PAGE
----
“The university has shown increasing support for sustainability and for setting goals and measuring against those goals year after year,” said Scott Lupin, this university’s Sustainability Office director. “The [university] will remain fully committed to everything that we’ve put in place and we’re going to continue to work on the projects and programs that are in development right now and we’re going to continue to build upon those in the years ahead.”
This university’s Climate Action Plan, created in 2009, stated some of its goals are to reduce emissions by 50 percent and purchase only renewable power by 2020, and to achieve carbon neutrality by 2050. Between 2005 and 2015, this university reduced its carbon footprint by 27 percent.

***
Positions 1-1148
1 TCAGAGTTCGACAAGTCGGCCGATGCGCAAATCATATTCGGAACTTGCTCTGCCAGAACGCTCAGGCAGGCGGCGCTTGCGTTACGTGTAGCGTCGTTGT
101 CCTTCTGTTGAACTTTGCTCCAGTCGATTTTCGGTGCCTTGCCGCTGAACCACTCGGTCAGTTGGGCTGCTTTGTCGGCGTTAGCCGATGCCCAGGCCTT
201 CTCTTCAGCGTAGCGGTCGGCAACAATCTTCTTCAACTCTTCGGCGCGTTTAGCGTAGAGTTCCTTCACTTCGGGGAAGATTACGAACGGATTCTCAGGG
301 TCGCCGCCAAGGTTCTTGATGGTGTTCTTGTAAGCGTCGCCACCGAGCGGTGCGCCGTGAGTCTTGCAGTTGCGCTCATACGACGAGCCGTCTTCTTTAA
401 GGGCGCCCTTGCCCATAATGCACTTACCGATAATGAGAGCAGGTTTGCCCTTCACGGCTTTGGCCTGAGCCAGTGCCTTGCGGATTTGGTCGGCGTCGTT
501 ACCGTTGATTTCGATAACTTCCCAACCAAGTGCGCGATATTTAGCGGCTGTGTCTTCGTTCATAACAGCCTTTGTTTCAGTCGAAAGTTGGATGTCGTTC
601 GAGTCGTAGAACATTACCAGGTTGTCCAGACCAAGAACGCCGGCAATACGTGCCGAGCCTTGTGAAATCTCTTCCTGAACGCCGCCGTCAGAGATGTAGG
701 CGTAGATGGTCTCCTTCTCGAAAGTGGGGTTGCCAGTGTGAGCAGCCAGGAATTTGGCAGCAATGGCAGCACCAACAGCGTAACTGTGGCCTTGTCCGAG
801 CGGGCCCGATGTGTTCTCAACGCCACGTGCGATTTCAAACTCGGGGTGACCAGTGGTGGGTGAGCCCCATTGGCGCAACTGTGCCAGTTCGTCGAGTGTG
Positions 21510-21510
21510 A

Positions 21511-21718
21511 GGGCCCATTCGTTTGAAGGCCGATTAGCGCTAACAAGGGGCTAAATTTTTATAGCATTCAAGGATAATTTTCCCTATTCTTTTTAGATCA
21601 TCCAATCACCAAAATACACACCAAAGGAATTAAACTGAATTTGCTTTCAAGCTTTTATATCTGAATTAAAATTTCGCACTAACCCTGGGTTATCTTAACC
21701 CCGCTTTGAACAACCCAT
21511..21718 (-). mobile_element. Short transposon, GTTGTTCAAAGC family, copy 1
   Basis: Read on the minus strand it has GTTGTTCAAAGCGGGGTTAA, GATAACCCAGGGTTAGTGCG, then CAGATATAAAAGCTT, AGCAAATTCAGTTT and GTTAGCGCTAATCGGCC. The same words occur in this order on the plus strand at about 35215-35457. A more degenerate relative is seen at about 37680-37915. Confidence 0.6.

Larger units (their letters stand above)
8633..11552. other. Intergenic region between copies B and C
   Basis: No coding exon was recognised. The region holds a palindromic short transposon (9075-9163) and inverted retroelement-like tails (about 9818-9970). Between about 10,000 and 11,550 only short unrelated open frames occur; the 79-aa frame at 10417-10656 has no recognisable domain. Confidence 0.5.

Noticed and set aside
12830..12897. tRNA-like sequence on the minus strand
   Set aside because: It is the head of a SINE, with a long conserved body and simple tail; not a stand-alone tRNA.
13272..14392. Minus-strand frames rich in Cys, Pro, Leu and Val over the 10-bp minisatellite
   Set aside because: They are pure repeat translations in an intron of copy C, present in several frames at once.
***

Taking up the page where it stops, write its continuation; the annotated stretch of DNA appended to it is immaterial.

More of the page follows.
Under Armour has also signed onto the coalition. Kevin Plank, the company’s CEO and an alumnus of this university, condemned Trump’s decision to exit the agreement in a statement issued Friday.
“Climate change continues to threaten our planet, our cities and our economies,” Plank said in the statement. “Climate change is real and must be taken seriously by our business community, our customers, our neighbors and our elected officials.”
College Park Mayor Patrick Wojahn said the decision to pull out of the Paris agreement was “wrong-headed for many reasons.”
“It’s going to hurt the environment, it’s going to hurt our economy, it’s going to really hurt our ability to have a role in the global playing field as we work to address what is, I think, likely to be the most significant challenge and most significant problem of the 21st century,” Wojahn said.